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The Three "Original" 17th C. Durfee Immigrants
Posted by: Rick Durfey Balmer (ID *****8955) Date: September 14, 2012 at 11:03:40
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Most of us are concerned with the descendants of Thomas Durfee (1643-1712) of Portsmouth, but I thought it might be of interest to sketch in what I know of two other early immigrants to the Americas. I'm no expert on the other two, and there may be more, so feel free to contribute!

IMMIGRANT ONE Thomas Durfee (1643-1712).
He left England and settled in Portsmouth RI right around 1660 at about age 17. He came apparently by himself. His parents are unknown; some presume a Job Durfee (b.1613 in England) was his father, but this appears to be total speculation. Likewise his place of origin is unknown, despite speculation it might be Exeter. Whether his family was connected in any way with the French d'Urfe family is unknown. These brick walls may never be breached unless more English parish birth records are put online in searchable databases and we're lucky enough to find him someday.

IMMIGRANT TWO (Francis Durfee)
A Durfee family in Holburn, London sent another immigrant to America, at almost exactly the same time our Thomas Durfee came over. Severinus (notably a very Catholic name) Durfee of London with his first wife Ann had a son Francis Durfee, born 1634, then a son Edward (1637), and with an apparently French second wife, Magdalène Feron, a daughter Elizabeth in 1642. The son Francis emigrated, settling in Bruton Parish, Virginia about 1660. His descendants can be traced at least into the 18th century, and one of them was undoubtedly the Severinus Durfee whose tailor’s shop is today part of Colonial Williamsburg.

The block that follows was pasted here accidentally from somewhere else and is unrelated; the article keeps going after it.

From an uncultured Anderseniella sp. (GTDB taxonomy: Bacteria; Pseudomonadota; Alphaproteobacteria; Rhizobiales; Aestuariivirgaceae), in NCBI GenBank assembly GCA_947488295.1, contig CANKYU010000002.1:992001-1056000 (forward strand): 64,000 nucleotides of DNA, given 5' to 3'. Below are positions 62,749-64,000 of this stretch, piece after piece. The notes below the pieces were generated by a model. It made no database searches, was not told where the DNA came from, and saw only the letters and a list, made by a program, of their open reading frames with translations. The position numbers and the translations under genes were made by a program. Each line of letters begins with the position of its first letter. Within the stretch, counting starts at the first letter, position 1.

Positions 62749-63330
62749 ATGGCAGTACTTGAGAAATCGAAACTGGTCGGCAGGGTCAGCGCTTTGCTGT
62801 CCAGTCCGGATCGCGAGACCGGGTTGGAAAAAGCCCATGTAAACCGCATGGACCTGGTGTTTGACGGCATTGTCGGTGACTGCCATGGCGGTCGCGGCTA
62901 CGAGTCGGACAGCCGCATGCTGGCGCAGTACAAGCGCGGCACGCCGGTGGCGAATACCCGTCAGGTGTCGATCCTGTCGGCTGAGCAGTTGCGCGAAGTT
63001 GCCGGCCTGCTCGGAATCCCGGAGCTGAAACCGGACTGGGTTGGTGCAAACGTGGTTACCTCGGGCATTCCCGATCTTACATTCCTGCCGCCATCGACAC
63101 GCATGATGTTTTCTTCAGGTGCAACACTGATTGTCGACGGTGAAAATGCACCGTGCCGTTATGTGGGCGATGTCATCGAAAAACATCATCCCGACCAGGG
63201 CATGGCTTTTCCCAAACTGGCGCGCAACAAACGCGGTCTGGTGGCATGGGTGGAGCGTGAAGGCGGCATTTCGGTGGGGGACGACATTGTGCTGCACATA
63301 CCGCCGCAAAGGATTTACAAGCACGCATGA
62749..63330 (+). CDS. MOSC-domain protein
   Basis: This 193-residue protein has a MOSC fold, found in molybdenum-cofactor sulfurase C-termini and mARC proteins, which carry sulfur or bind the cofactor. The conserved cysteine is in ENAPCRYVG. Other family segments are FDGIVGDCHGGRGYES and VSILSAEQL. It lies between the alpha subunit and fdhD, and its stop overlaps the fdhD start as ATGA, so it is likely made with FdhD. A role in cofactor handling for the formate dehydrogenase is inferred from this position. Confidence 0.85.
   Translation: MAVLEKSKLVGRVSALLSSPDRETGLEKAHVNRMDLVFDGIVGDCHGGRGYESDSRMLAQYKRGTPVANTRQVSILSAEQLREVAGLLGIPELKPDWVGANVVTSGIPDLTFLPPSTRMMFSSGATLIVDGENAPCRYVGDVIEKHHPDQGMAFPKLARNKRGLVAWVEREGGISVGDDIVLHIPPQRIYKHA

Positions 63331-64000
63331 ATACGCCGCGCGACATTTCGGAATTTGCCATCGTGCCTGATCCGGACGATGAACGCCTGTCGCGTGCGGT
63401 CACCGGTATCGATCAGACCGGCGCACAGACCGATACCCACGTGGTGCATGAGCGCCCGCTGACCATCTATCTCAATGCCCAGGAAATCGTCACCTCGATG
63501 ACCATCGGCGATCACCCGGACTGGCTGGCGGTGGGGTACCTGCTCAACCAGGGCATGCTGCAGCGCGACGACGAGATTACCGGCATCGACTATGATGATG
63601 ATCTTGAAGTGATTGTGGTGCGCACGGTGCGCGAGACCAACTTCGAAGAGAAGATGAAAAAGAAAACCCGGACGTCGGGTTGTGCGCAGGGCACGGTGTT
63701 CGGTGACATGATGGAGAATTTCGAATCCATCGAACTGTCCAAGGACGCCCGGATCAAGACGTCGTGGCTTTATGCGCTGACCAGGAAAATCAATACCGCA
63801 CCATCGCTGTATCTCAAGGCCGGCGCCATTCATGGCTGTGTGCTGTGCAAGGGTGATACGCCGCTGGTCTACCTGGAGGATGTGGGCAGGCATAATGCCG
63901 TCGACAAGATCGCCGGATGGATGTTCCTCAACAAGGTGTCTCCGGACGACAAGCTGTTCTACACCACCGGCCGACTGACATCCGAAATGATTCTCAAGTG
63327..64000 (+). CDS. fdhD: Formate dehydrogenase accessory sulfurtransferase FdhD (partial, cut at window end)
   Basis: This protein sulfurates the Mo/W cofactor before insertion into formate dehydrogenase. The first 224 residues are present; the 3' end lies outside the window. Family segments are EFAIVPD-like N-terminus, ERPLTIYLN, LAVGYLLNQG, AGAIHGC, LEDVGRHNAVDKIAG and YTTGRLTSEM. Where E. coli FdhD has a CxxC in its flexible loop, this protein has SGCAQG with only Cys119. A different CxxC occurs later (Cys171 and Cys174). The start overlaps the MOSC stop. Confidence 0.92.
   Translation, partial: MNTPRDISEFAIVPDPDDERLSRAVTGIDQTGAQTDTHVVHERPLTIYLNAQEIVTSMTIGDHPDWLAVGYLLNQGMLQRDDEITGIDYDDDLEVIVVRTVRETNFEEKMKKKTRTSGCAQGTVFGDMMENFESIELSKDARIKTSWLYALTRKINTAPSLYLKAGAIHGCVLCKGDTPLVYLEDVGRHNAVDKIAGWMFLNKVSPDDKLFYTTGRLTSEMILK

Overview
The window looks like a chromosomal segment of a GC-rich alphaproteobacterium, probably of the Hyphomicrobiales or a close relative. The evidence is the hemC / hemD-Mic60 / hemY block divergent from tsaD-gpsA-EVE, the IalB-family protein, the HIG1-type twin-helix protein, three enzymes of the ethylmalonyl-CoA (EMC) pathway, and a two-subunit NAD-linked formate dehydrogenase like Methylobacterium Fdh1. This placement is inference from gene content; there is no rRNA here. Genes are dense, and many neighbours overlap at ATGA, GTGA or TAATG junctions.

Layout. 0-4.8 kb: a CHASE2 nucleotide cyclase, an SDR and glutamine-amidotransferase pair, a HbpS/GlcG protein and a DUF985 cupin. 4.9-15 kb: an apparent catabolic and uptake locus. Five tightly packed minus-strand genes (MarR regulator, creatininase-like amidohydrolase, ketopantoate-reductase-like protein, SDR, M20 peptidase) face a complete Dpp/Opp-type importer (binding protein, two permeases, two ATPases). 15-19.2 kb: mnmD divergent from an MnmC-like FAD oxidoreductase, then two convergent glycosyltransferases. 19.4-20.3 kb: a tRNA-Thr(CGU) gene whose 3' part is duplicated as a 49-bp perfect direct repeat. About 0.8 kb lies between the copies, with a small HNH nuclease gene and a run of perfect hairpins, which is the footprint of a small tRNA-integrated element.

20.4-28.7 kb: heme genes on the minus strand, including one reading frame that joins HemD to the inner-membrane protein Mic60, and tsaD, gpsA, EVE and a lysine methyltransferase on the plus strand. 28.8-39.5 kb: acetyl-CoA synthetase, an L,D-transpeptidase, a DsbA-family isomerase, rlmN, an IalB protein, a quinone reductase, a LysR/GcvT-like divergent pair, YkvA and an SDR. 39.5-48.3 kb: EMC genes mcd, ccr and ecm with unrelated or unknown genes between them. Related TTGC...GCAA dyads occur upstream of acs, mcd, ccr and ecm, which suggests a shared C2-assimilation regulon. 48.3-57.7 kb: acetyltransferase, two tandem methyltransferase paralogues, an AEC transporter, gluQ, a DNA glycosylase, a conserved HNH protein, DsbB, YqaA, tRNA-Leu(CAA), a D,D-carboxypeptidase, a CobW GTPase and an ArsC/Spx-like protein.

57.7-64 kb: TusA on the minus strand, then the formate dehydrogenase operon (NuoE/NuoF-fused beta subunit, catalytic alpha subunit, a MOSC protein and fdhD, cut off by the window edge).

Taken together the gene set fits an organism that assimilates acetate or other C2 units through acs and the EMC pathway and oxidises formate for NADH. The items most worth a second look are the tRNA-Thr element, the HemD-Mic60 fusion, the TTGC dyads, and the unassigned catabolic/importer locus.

The emigration of our Thomas and this Francis at about the same time makes one wonder if there could be a connection, but it would be somewhat unusual for close relatives to go to two widely separated places such as Rhode Island and Virginia.

IMMIGRANT THREE (François d'Urfé)
In 1668 the Marquis de Bauge, François-Saturnin Lascaris d'Urfé, went to Quebec (where the village of Baie d'Urfé near Montreal is named for him). He specifically was said to be a son of a Marquis d'Urfé and member of the same prominent family from which Thomas D’Urfey the English dramatist derived. As he was also a Catholic missionary, we know not all French members of the family were Huguenots.

19th century U.S. census records indicate there were a small number of people with the surname Durfee/Durfey coming over at much later dates. Starting with the 1850 census (the first to capture place of birth) there were a substantial number from Ireland, plus a handful of English, Scots and Germans. Interestingly, a small group of French Canadian Durfees made an appearance in the U.S. in 1900. But, it does appear that there were possibly no other Durfee immigrants between the 1660s and the 19th century.

P.S. Sources for the above are buried somewhere amidst all my others, but I'll try to dig them out if someone is interested.

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